I started the Coach4aday blog in 2014 and have done daily posts on one topic for each year. In 2014 my daily posts were on the “Beer of the Day”, 2015 it was “A Friend of a Friend”, 2016 I wrote about “North Carolina”, and in 2017 it was “Colleges and Universities”.
The one consistent piece of feedback I have received with this blog is the 2015 series on “A Friend of a Friend”. Readers and blog followers said please bring it back. The stats also back that up with the number of views each of those posts received.
So in 2018 two things will happen with the Coach4aday blog; One I plan to collaborate with a friend named John Rancke and revisit some of those 2015 “A Friend of a Friend” posts and do some new ones with a slightly different twist. I write the posts on odd numbered days each month and John handles the even numbered days.
In addition John and I will write about things we both are interested which will include basketball, food, people, music, our granddaughters, and great stories.
If you want to follow the blog via email go to the bottom right of the post and click the follow button.
My twitter handle is @coach4aday2 if you want to follow the blog that way.
John’s twitter handle is @JohnRancke if you want to reach out to him.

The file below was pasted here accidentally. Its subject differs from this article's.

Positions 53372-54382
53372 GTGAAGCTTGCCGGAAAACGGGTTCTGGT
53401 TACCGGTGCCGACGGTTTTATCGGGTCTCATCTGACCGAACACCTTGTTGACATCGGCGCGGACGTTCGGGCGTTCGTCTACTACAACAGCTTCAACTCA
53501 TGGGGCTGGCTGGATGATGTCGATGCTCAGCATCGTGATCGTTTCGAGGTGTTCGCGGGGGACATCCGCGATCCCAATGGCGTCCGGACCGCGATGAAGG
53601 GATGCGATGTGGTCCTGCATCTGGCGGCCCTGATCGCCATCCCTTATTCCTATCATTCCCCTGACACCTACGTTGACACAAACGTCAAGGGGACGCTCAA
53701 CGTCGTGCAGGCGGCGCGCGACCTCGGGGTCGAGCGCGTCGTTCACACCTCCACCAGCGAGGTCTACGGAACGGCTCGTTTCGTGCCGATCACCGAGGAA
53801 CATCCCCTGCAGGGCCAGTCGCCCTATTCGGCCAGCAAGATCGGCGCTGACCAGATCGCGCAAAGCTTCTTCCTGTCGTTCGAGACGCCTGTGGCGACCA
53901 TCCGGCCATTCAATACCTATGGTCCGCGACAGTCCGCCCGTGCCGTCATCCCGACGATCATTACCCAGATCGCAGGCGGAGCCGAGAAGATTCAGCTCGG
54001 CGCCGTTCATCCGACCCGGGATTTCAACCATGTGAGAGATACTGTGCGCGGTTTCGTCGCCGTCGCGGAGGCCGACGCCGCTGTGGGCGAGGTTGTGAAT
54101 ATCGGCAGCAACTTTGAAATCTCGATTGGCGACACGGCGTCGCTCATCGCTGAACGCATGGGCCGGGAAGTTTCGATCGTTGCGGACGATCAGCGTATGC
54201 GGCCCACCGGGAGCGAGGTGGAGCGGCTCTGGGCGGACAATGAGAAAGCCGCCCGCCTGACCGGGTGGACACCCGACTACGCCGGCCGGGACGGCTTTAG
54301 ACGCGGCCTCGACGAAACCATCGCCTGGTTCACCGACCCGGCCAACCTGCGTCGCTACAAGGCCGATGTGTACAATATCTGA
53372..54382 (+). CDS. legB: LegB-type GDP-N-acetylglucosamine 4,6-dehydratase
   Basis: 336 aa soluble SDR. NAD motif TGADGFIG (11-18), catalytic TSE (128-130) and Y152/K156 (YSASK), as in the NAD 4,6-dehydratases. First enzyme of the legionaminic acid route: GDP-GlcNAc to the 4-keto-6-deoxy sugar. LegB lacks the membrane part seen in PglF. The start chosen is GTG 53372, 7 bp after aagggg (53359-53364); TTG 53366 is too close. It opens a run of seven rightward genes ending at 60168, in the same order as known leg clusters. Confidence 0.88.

North Carolina Zip Codes
Post was originally published February 25, 2016
Sometimes my brain poses a question to me and I want to find out the answer. Last week on my commute to work I drove by the US Post Office in Pembroke NC-zip code 28372. That image of the post office got me to think about Zip Codes. What numbers are used in North Carolina. What is the first number used in the State of North Carolina and what is the last?
The answer is they start at the number 27006 for Advance NC located in Davie County and end with 28909 in Clay County for a town I never heard of before called Warne.
Warne is not actually a town it is an unincorporated area of Brasstown, NC. It is located just a few mile north of the NC/GA state line not too far from Young Harris GA.
Zip codes starting appearing on mail in 1963.
The five numbers in a zip code have a purpose.
- The first digit designates a broad area, which ranges from zero for the Northeast to nine for the far West.
- The two following digits are the code of a central post office facility in that region.
- The last two digits designate small post offices or postal zones.